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Durham University

Research & business

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Publication details for Dr Darren R. Gröcke

Jørkov, M.L.S. & Gröcke, D.R. (2016). Investigating adult diet during Industrialization in Copenhagen based on stable isotope analysis of bone collagen and hair keratin. Archaeological and Anthropological Sciences 9(7): 1327-1341.

Author(s) from Durham

Abstract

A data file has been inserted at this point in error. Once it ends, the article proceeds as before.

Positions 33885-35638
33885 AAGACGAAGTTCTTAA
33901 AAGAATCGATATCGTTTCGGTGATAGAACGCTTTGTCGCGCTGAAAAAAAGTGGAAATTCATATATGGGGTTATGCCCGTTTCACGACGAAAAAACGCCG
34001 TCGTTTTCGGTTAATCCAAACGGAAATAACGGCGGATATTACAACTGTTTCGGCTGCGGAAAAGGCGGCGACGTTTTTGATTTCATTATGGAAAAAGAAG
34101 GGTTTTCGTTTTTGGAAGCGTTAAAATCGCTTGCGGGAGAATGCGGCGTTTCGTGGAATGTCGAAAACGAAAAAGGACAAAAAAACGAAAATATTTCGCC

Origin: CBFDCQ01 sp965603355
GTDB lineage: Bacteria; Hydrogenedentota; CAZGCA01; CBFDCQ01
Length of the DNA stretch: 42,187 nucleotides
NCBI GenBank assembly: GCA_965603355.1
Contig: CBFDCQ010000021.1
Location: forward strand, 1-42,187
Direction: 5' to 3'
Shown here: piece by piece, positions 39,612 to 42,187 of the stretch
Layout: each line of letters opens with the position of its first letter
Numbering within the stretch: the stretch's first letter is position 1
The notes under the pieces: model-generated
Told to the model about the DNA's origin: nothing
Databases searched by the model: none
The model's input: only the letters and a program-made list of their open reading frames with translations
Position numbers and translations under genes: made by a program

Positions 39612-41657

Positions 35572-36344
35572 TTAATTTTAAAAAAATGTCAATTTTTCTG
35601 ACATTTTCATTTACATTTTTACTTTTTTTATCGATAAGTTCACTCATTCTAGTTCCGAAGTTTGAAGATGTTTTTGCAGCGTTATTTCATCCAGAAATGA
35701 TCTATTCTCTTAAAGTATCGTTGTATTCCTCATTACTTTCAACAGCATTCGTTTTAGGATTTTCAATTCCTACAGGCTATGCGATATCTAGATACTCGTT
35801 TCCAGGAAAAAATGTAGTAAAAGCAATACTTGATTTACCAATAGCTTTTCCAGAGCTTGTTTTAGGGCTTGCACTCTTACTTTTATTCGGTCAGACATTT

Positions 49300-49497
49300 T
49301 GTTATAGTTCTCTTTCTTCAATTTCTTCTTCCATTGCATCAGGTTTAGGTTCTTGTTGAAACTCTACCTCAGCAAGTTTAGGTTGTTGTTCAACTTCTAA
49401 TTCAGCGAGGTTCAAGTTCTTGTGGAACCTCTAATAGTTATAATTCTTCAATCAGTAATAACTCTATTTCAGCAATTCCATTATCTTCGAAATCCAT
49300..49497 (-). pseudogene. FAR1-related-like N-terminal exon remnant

This study investigated human diets during the nineteenth and twentieth century in Copenhagen through stable isotope analysis of carbon and nitrogen according to sex, age, socio-economic status, and period (of death). Stable isotope analysis was conducted on bone collagen (n = 114) and hair keratin (n = 21) recovered from individuals buried at the Assistens Cemetery. Animal samples (n = 40) from eighteenth and nineteenth century deposits in Copenhagen were also analyzed. Significant differences in collagen δ13C signals were found between males and females, while the differences in collagen δ15N values were not significant. When analyzed temporally, the male–female difference in δ13C values is significant during the twentieth century, but not during the nineteenth century. Significant differences were found in collagen δ15N values between males of different socio-economic status, while female diets showed no wealth dependence. Diet was not correlated with age; however, bone–hair analysis indicated change in nutritional intake or change in health status months prior to death. For some individuals, this may have been associated with disease and/or ill health. The impact of manuring in elevating baseline δ15N values was not detected. Overall isotopic results indicate a diet rich in protein from brackish fish and terrestrial C3-based animal products with a larger dietary diversity among males during the twentieth century. Male diet may have been more affected by economical means than female diet.